Some Americans wanted to remain loyal to the crown out of allegiance for protecting America. Paine believed otherwise. He suggested the king’s watchful eye was not for America’s benefit, but for that of Britain’s. He reminded readers of Britain’s own attacks against America while governing them with a strong hand. “Common sense will tell us, that the power which hath endeavored to subdue us, is of all others, the most improper to defend us.” (see , , , , , , and )
To emphasize his point, Paine asked the reader, “If Britain was the true ‘mother’ country, would a mother burden her children, and treat them badly?"
To further his case, Paine states, “Europe, and not England, is the parent country of America. This new world hath been the asylum for the persecuted lovers of civil and religious liberty from every part of Europe. Hither they have fled, not from the tender embraces of the mother, but from the cruelty of the monster; and it is so far true of England, that the same tyranny which drove the first emigrants from home, pursues their descendants still.”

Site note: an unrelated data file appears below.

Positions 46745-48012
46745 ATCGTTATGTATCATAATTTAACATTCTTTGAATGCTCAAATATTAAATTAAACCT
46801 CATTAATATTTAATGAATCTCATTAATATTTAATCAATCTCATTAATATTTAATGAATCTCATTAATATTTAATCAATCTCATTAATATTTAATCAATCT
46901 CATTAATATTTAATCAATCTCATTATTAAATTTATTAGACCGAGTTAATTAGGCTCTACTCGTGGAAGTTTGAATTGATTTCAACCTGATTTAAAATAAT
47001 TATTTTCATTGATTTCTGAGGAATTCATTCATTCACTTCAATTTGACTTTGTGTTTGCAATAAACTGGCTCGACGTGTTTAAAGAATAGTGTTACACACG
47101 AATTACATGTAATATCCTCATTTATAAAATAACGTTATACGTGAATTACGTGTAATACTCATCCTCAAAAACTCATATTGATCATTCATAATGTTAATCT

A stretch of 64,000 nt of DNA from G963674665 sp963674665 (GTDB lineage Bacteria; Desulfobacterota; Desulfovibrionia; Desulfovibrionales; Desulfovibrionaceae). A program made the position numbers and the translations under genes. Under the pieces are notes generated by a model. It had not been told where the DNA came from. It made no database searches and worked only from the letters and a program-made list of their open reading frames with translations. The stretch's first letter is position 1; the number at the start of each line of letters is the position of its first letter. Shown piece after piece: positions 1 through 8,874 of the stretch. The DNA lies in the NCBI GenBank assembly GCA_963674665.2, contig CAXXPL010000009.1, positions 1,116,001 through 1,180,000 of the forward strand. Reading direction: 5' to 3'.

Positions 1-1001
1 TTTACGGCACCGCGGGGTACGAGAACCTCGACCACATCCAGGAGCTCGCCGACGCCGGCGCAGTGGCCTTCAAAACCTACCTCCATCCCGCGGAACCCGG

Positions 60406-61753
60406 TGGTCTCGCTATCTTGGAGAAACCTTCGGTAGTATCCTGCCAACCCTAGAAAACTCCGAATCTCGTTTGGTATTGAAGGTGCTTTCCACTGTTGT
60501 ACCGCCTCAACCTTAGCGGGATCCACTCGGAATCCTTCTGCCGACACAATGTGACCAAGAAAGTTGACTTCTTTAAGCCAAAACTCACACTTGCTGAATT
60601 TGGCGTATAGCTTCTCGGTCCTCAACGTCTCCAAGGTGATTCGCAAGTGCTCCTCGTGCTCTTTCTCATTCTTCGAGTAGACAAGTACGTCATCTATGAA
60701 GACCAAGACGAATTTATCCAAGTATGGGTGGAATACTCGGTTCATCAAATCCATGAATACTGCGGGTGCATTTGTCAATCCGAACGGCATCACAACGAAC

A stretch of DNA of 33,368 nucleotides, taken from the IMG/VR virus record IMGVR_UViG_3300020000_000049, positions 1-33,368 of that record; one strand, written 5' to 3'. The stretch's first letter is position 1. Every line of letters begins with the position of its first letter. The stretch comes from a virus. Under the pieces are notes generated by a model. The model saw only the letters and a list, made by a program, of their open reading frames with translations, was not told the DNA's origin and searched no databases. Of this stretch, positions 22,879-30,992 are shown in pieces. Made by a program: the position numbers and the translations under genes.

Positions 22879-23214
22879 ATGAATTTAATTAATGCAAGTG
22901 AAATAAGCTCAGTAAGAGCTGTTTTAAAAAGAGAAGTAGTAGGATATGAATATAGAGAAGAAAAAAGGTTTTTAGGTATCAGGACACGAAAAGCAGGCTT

Paine adds under British rule, America could be called to war at the whim resulting in trade issues with other countries. All this without any representation from the colonies for laws and taxes in Parliament. (see ) Such power from a little island in Europe was completely unacceptable to Paine.
After dismantling the British monarchy and America’s need for it, Common Sense becomes the first written document to call for American independence from Great Britain. Paine presented the groundwork for the structure of an independent and free government. His argument became the framework of the written a few months later.
Paine writes, “I draw my idea of the form of government from a principle in nature, which no art can overturn, viz. that the more simple any thing is, the less liable it is to be disordered; and the easier repaired when disordered.”
With that, Paine outlines a government run by the people, not a monarchy.
“For all men being originally equals, no one by birth could have the right to set up his own family in perpetual preference to all others forever, and tho' himself might deserve some decent degree of honours of his contemporaries, yet his descendants might be far too unworthy to inherit them.”
“For as in absolute governments the King is law, so in free countries the law ought to be King; and there ought to be no other.”
Paine described a representative government chosen by the people, not inherited by blood.